How to choose the perfect homeschool curriculum

There are a million things to consider when homeschooling. How to choose homeschool curriculum can be one of the most stressful decisions of all. It doesn’t have to be. The first rule of homeschooling is this: There is no wrong way to homeschool!

Why are you homeschooling?

I imagine your reason for homeschooling is as unique as your family. I find though, the CORE reason is universal: To customize education to the child. When you keep this key reason for homeschooling as your focus as you seek to fill your home with curriculum, the decisions become easier.

HOW are you homeschooling?

As a former Homeschool Curriculum Coach, I think it’s important to be sure BEFORE you climb the curriculum mountain, you are at least familiar with the different methods of homeschooling. In THIS POST I outline the 6 major Homeschooling methods, and give you a peek into what we did throughout my years as an in the trenches homeschool mom and coach. Once you have a sense of your general homeschool style, you’ll align better with curriculum.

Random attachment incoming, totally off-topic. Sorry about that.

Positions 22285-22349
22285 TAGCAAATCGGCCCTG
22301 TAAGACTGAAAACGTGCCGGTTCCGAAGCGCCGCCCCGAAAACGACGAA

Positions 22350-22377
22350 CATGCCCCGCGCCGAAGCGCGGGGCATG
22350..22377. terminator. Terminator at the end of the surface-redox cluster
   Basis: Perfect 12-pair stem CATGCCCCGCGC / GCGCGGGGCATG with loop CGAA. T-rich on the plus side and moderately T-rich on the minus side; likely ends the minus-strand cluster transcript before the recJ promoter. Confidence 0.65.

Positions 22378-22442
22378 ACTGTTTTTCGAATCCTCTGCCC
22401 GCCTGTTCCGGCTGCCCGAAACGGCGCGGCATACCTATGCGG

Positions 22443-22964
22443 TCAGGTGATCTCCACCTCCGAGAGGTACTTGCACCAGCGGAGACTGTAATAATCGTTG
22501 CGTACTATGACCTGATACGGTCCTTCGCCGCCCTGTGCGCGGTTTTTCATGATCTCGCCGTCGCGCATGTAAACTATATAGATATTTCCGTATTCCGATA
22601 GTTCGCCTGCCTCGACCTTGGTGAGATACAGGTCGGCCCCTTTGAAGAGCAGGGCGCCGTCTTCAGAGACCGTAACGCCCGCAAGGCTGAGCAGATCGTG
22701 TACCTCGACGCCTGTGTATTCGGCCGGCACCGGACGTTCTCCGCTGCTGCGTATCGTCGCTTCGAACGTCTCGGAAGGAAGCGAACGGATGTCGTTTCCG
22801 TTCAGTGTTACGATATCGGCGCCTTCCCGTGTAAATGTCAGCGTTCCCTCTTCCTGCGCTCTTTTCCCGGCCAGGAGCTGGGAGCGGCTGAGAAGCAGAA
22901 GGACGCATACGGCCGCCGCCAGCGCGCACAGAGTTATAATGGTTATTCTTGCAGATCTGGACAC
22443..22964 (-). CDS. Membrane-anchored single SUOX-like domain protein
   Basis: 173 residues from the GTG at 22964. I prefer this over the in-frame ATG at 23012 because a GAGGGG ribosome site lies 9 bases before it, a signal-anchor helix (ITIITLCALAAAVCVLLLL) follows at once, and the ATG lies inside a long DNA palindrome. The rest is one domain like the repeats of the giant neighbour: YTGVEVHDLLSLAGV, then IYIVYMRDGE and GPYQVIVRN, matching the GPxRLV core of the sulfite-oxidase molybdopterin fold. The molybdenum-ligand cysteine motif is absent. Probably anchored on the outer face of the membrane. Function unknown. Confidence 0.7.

If you’re all set and solid with your homeschool type – then let’s get some curriculum questions answered!

What is Curriculum?

Curriculum is defined as: lessons and academic content. Simply stated, it is the TOPICS you are covering, the LESSONS you are learning. It is not as many believe those big books teachers use.

So where do you get the TOPICS… ? In our homeschool curriculum is as simple as living life. Life gives us the topics naturally…For others, we spiral back to those big books often used in schools, the books provide the topics in a nice neat little package one after another.

This is why it is important to understand your Homeschooling Style BEFORE attempting to decide on curriculum.

In some methods, If you plan to homeschool and never send your children to school, family time is the best curriculum. The learning just comes naturally. Laundry, chores, and play were a major facet of our curriculum.

If you have removed your children from school spending time together without the pressure of “school” is just what they will need. Be sure you are ready for curriculum in the traditional sense of the word …you might want to consider decompressing first.

Using State or National Standards

As a classroom teacher, I was required to use the state standards to guide what I taught my students. Standards have their place, but in my state, as a private school (That’s how you homeschool in California, by establishing your own private school) you are not required to use the standards. (But you certainly CAN – they can offer SOMETHING if you are feeling lost. They can offer topics and you can go from there! Topics are a good thing.- remember TOPICS are the curriculum!)